I hesitate to use the word ‘collector’. Many times it conjures up images of crammed shelves filled with wide-eyed porcelain figurines or collectible teacups. There’s nothing wrong with those things, mind you, but they weren’t really my mother’s style.
Let’s just say she enjoyed hearts. Especially unusual hearts. She found them difficult to pass up in antique shops or a good Jones Store department sale.
As a result, I, too, find myself eyeing knick knack hearts. They are a universal symbol of love. But for me, they are also a nice reminder of my mother.
I wouldn’t call myself a collector either. Unless we talk about people’s stories. I am a sucker for a good story. Most of the books I’ve read over the years that stand out as favorites, are usually an intimately shared memoir or a big sky coming-of-age story. I am a pile of hard rocks when it comes to crying over the things most people find themselves easily weeping about. But give me a good Steve Hartman opening line and I’m a puddle of messy tears.
Collecting people’s stories has taken some practice, especially in current times. We are quick to give answers, many times assuming others do not want to truly hear how we’re doing or what our job is or how many children/grandchildren we have. We have cursory answers that almost always suffice – quick and to the point. I have found, however, the bigger story gets edged out of hiding at the moment of the second question. So how old were you when you started that hobby? Wait a minute, I don’t understand – where did you meet again? Tell me a little more about the town you grew up in…
The second question seems to be the go-ahead. The absolutely-I-want-to-know-more. The open-ended permission to go a little deeper. The whos and the whys and the wheres of a person’s life story are fascinating to me. I collect them covetously and the best part is – they don’t require much dusting.
I bought this wooden heart on the tenth anniversary of my mother’s death. As I type that I instinctively think about all she has missed in the last decade. Truthfully though, it was the eight years prior that she really missed out on, Alzheimer’s stealing each moment. I’d like to believe she’s been keeping an eye on the last ten. Mom was a strong woman. In a pinch, she’d be the one you counted on for no hysterics and a calm, steady voice. But her softer side came out when she held her newborn grandchildren or when she read from her red-pencil-underlined Bible. When she gathered with her siblings (the youngest of five children) she unexpectedly fell back into the youngest of the family role, deferring to her older siblings.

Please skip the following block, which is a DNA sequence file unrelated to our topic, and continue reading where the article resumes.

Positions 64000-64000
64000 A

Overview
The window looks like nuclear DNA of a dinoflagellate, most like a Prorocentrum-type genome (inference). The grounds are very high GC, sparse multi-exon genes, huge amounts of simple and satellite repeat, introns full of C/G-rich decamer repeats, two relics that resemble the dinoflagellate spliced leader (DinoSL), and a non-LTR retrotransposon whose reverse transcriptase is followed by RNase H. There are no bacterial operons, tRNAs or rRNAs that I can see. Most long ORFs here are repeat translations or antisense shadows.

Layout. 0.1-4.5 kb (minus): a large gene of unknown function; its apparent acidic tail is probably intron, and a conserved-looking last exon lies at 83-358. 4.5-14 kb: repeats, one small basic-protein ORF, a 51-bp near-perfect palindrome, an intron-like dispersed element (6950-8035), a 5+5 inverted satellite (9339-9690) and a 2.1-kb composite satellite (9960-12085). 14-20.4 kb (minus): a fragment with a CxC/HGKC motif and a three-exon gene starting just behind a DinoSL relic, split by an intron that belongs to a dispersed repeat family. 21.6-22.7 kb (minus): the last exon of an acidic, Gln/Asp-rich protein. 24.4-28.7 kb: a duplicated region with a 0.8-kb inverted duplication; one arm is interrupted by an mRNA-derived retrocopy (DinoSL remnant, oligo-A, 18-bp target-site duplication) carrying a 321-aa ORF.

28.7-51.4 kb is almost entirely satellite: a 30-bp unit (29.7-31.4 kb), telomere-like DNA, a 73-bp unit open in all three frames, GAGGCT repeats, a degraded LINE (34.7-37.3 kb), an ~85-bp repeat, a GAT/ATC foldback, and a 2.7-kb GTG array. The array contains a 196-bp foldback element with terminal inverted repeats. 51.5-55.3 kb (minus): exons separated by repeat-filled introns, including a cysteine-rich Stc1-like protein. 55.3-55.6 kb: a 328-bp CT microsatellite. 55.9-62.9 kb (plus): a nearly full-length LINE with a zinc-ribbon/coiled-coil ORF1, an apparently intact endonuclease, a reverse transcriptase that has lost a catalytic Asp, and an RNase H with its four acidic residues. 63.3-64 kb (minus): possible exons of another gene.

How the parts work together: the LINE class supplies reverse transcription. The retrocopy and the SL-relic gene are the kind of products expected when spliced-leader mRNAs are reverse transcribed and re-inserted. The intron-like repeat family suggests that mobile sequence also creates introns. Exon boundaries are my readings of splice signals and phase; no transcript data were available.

Her tenderness also came through when she let her gaze take a second look at the brass jewelry holder at the store, now etched with her initials. Or the small red heart lapel pin or the antique heart with removable lid (still filled with a few safety pins, a teacher’s milestone pin and some ancillary buttons.) Her subtle tenderness came through where words sometimes failed her.
In a time of societal disconnectedness, ask the second question. It will take more time and it might get lengthy or circuitous in nature, but it will lead the teller of the story to a soft remembrance and you to a better understanding of their life and your expansive capacity to share in it.
Where did you get that wooden heart decor? Why did you choose that particular one? Everyone has a section of their life story they’re waiting to make known. Be on the receiving end of that gift.